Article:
Field peppers are susceptible to a number of pests and disorders that can lead to fruit rots. This can make managing rots quite difficult. This article outlines some key points to understand about the variety of pests, disorders, and contributing factors that lead to fruit rots. Continue reading Pepper fruit rots
Presentation slides from the 2017 Ontario Fruit and Vegetable Convention (OFVC) are now posted online. Field vegetable content at this year’s OFVC included: Continue reading Ontario Fruit and Vegetable Convention presentations now available online
The 66th Annual Muck Vegetable Growers Conference will be held April 12-13 at the Bradford and District Memorial Community located at 125 Simcoe St., Bradford, ON. The conference is free and registration starts at 8:30. For more details please see: http://www.uoguelph.ca/muckcrop/muckconference.html
There are many potential causes of fruit rot in tomato. In processing crops, we often see them when crop maturity is getting ahead of harvest.
The most important fact to know about anthracnose fruit rot of tomato is that while symptoms appear only on ripe fruit, infections can be initiated on green fruit (you can’t see those infections). Fungicide programs must begin early enough to prevent the initial infection of green fruit. You can’t spray away an infection that’s already happened.
Black mold (alternaria)
Overripe tomato fruit may develop black mold caused by Alternaria alternata. Symptoms can range from small, dark blotches to large sunken areas Lesions may develop soft, black fungal growth in warm, humid weather. Black fungal growth may also develop on existing wounds or lesions. Continue reading Tomato fruit rots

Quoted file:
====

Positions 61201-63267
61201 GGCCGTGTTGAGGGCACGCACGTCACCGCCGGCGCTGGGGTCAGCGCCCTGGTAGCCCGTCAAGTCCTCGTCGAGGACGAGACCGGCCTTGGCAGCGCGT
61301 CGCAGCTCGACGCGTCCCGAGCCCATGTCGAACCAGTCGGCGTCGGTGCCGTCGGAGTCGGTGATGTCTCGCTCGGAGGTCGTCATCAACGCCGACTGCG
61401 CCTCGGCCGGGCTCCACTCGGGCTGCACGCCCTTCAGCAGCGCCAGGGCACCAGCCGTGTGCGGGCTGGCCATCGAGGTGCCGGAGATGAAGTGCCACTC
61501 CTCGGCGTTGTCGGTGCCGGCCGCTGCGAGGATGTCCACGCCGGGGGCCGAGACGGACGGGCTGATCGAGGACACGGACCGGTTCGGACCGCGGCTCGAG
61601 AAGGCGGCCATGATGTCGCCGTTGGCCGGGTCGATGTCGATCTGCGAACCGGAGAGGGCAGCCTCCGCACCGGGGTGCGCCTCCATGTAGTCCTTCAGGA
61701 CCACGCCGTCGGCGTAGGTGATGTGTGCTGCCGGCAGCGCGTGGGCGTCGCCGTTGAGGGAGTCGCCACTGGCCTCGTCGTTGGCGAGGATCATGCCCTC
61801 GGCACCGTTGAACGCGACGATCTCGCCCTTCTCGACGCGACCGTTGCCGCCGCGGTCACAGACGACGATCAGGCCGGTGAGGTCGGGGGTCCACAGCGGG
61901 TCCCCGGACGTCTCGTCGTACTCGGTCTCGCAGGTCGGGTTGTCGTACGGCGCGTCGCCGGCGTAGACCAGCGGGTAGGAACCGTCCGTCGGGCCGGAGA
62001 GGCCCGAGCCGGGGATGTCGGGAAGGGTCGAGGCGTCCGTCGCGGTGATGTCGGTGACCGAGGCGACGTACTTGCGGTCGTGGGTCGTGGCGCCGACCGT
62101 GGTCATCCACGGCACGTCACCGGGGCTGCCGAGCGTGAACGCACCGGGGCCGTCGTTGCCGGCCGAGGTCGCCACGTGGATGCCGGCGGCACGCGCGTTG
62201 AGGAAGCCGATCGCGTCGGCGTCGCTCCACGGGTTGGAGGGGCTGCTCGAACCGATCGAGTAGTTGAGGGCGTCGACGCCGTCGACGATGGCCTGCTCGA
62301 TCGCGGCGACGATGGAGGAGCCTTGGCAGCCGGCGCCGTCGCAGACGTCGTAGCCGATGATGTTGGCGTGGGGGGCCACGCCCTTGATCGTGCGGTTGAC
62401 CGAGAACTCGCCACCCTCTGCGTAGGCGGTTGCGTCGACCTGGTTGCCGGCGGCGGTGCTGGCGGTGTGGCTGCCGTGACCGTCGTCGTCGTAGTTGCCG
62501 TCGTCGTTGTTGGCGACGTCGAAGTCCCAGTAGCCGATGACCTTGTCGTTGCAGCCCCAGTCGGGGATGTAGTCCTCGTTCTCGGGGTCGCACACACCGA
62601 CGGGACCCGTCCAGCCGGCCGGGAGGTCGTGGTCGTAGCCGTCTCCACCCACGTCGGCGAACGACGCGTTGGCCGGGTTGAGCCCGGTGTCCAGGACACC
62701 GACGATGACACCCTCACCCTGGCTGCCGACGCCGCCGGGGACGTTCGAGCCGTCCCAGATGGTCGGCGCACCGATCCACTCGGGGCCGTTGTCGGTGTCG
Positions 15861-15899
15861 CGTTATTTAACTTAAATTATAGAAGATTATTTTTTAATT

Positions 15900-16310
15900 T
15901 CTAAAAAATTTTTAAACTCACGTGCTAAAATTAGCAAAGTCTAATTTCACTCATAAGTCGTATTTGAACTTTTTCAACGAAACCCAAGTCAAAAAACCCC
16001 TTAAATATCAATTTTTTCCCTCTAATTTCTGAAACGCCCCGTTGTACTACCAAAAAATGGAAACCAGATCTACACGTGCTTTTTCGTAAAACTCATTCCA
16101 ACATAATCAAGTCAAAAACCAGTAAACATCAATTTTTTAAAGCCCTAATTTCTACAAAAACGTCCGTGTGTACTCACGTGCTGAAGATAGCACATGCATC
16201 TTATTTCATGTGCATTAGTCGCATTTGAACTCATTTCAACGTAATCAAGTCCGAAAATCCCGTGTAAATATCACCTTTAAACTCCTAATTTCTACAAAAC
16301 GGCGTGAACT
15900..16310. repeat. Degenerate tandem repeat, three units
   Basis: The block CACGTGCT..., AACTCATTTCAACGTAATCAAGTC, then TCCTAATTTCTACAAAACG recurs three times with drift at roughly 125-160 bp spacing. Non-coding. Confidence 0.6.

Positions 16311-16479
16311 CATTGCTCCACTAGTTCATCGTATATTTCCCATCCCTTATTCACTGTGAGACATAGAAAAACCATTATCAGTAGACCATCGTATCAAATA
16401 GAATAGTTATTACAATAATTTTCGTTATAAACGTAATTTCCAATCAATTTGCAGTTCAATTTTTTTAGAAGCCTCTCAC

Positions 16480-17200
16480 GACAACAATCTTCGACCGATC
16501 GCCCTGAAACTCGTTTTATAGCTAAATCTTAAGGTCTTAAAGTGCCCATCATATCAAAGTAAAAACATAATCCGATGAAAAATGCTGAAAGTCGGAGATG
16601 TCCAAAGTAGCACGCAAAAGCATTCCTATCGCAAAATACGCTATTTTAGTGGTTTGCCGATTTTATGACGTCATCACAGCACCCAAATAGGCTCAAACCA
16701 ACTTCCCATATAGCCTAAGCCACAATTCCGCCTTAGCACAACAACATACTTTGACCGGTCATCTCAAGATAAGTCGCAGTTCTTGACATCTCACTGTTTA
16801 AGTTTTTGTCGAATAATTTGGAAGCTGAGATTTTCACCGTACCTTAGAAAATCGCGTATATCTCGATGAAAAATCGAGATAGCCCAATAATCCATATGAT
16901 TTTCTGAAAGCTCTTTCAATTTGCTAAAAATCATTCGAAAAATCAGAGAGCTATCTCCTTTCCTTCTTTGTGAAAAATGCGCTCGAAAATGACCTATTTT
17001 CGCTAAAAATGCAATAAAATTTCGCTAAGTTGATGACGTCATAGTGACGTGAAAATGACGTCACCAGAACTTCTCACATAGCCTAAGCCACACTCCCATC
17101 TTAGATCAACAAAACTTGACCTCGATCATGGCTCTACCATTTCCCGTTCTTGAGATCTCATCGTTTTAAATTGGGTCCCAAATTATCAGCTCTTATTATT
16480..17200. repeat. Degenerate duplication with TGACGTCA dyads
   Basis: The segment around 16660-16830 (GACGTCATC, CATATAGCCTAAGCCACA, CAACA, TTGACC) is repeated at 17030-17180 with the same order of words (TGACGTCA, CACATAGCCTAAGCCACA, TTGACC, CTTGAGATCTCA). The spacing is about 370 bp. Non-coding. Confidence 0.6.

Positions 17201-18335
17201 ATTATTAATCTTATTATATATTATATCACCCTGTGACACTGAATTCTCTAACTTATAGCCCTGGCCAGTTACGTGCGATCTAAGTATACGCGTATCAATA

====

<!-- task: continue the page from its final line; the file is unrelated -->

The Ontario Potato Board reports that for the second time this season, late blight spores have been detected in their spore traps in the Shelburne and Alliston areas. Late blight symptoms have not been detected, but it means that spores were present in the area. Continue reading Late blight spores detected in Dufferin and Simcoe counties – 2
To date, I know of no confirmed cases of late blight in Ontario, but there have been a couple of reports out of Michigan (on potatoes). Nevertheless, our experience of recent years would indicate we are likely to see it in Ontario tomatoes at some point in the season.
Remember that conventional tomato growers using a recommended fungicide program for early blight, septoria leaf spot, and anthracnose, are also protecting the crop from late blight infection. Cloudy and high humidity or wet conditions are favourable for late blight. The pathogen prefers cool temperatures. The disease is suppressed by hot, dry weather, but it can continue developing and spreading when suitable conditions return.
If late blight is found in the area, tomato growers should: Continue reading Late blight update – July 28
The Ontario Potato Board reports that late blight spores were detected in their two spore traps in the Shelburne and Alliston areas on July 7. Late blight symptoms have not been detected, but it means that spores were present in the area. Continue reading Late blight spores detected in Dufferin and Simcoe counties